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Glycemic index snd glycemic load - useful or not?

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Glycemic index snd glycemic load - useful or not?

Postby Lightening Bug » Sat Feb 10, 2018 8:08 am

Sometime ago, about a year or two, I read a good article about the differences between the glycemic index and glycemic load. I've tried to locate the article again with no luck. However there are are number of articles that discuss research and describe factors that affect the actual numbers from different foods.

So I did find another article that examined the factors that affect glycemic effects of food. It appears that using the glycemic load to determine which food to eat is helpful. But as you'll see below, as with so many things, there is some controversy. What else is new?

From the article below -

Limitations of the concept of GI and GL

The immediate effects of carbohydrates on an individual's blood glucose concentration are of interest not only for nutritional guidance but the glucose concentration has various health implications as well42.

Although several studies have focused on GI and GL to determine the rates of digestion and absorption of different carbohydrate sources58 and though they are widely used, commercially and for research purposes to measure the rates at which dietary carbohydrates are hydrolysed in the digestive system42 and absorbed into the bloodstream with the aim of managing or preventing type 2 diabetes, the validity of GI and GL as therapeutic guides for these purposes is still controversial.

Skeptics have over time, questioned the fundamental properties of these functional measures for these purposes, including their reproducibility64–66.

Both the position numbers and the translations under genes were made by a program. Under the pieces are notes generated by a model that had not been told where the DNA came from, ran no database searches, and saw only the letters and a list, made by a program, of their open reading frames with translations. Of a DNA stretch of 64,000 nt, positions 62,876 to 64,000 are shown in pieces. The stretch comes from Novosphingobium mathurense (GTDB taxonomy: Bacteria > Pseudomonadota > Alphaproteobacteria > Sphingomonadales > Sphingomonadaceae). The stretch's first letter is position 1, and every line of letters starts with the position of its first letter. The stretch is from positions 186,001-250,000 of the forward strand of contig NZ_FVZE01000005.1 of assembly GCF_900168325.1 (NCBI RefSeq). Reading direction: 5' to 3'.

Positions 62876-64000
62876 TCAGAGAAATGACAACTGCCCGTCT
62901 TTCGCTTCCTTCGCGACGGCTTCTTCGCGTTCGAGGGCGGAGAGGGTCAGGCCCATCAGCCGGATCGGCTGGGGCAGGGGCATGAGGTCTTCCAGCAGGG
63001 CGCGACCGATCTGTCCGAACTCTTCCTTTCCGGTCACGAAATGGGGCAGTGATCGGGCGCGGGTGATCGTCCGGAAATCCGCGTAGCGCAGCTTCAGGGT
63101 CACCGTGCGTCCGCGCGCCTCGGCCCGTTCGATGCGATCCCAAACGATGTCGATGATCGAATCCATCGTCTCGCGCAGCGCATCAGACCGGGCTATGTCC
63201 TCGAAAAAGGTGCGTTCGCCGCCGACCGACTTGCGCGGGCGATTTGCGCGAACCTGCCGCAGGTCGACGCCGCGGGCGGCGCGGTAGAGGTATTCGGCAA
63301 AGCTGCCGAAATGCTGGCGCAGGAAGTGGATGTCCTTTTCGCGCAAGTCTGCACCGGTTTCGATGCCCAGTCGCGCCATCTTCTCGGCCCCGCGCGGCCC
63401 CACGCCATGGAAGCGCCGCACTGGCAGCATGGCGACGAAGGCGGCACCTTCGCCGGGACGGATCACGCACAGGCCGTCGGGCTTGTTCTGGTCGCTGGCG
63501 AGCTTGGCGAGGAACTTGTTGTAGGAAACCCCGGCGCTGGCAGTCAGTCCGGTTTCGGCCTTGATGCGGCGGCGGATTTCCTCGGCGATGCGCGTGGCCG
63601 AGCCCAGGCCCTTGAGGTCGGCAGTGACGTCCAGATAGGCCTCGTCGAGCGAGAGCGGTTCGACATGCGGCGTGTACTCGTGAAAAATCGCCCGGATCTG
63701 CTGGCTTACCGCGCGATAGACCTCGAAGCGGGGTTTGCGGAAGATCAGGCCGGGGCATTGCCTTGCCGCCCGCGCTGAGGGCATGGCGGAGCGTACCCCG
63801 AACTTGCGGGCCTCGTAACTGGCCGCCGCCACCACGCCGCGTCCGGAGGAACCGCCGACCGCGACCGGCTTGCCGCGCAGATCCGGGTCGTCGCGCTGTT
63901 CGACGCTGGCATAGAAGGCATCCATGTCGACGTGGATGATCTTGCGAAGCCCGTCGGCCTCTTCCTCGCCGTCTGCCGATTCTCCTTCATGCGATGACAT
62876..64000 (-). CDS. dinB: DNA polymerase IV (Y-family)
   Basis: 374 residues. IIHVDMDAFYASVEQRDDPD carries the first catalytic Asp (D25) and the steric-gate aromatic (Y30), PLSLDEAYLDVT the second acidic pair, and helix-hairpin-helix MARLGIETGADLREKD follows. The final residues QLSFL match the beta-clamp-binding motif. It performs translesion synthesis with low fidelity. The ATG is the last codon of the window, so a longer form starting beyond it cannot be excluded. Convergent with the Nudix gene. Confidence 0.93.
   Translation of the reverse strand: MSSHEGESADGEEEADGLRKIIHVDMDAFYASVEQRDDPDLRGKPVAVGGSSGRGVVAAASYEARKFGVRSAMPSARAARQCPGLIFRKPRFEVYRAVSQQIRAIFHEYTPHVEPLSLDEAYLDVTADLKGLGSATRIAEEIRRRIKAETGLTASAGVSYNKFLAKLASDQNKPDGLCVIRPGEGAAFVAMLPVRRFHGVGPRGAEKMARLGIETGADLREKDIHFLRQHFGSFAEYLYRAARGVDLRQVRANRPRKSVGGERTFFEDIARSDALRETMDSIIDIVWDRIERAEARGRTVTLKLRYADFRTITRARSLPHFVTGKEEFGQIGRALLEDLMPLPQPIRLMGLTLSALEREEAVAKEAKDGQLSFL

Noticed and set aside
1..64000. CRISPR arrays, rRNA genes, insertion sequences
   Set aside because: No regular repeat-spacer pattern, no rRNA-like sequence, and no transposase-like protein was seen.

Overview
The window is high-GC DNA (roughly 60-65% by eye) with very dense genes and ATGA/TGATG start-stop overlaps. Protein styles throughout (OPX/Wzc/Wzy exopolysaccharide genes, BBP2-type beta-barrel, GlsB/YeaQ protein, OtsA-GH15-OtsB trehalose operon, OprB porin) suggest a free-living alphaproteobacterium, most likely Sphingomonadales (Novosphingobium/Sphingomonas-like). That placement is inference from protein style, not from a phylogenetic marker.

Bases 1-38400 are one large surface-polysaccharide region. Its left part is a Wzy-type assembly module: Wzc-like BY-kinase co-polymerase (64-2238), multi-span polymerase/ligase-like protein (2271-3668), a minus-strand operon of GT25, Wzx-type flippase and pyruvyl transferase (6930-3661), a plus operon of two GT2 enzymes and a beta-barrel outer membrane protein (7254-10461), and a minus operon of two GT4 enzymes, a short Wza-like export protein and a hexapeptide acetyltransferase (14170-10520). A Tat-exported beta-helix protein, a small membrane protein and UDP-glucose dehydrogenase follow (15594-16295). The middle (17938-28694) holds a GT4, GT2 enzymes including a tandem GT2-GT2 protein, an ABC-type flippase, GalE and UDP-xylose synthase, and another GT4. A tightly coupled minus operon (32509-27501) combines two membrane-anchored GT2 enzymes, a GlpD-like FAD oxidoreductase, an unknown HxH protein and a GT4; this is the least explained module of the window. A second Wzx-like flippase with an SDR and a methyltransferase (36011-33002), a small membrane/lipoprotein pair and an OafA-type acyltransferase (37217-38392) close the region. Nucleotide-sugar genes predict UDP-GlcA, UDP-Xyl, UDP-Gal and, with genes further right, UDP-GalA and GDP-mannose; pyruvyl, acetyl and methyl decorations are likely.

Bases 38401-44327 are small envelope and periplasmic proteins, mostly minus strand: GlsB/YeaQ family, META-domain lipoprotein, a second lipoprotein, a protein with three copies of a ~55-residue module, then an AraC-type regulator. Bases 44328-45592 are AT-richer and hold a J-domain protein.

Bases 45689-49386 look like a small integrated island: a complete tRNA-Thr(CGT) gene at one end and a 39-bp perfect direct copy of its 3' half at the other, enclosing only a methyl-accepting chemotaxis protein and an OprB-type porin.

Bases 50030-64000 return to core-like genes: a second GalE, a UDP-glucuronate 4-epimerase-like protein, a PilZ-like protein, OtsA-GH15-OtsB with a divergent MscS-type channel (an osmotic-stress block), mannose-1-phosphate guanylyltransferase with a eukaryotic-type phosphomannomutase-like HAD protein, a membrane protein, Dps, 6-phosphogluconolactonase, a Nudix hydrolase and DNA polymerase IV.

A major reason for these controversies is the fact that the rate of digestion of carbohydrates varies with health status, race, and gender and as such, the human subjects used to test varieties of food for their GI and GL in in vivo assays must be carefully chosen.

I was surprised to read in this article how food is prepared can make a huge difference in the effect on how it's digested. I had heard it before but this article goes into more detail.

Thought some of you would find this of interest also.

Take care. :D
Lightening Bug
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Joined: Fri Sep 04, 2009 6:47 pm

Re: Glycemic index snd glycemic load - useful or not?

Postby chamat » Sat Feb 10, 2018 2:11 pm

Race and gender have something to do with it??? Well let me think about it. I seem to recall that mainly fat people have it. Same thing with dementia...huh? Fat people get it in my world. I don't may be different where you're at. I have had friends go into a diabetic coma...and they weren't very fat. White guys and Indian guys...American indians. They were fine until they got a little overweight...then it was problems.A friend of mine from childhood got it...diabetes. Handsome guy married the prettiest girl in school...momma and daddy rich. Well, he got diabetes...they cut off one leg, but he kept going...heck he was rich and had a beautiful wife and family. Well, the doctors decided the other leg needs to come off too.He didn't go for that...killed himself. Be careful with diabetes.
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Re: Glycemic index snd glycemic load - useful or not?

Postby Lightening Bug » Sun Feb 11, 2018 12:09 am

Further down in the article you will find an interesting statement regarding fats and acids.

Check it out -


Fat increases the time it takes for food to leave the stomach and enter the intestine. By slowing the rate at which dietary carbohydrates are digested in the intestine, fatcontaining foods may affect the rise in blood sugar and yield a lower GI than similar foods without fat. For example, the GI of potato chips is 57, French fries is 75 and baked potato is 8553.


Acid in food slows down stomach emptying, thereby slowing the rate at which dietary carbohydrates are digested. Thus increasing the acidity in a meal can lower its GI and blood glucose45. These factors as enumerated above therefore tend to affect the validity and reproducibility of GIs and GLs of foods.

Well I've read about the effect of acids but the effect of fats is somewhat new to me. I know that fats are digested first. So that might explain why they slow the digestion of other foods.


Take care. :D
Lightening Bug
Posts: 17800
Joined: Fri Sep 04, 2009 6:47 pm

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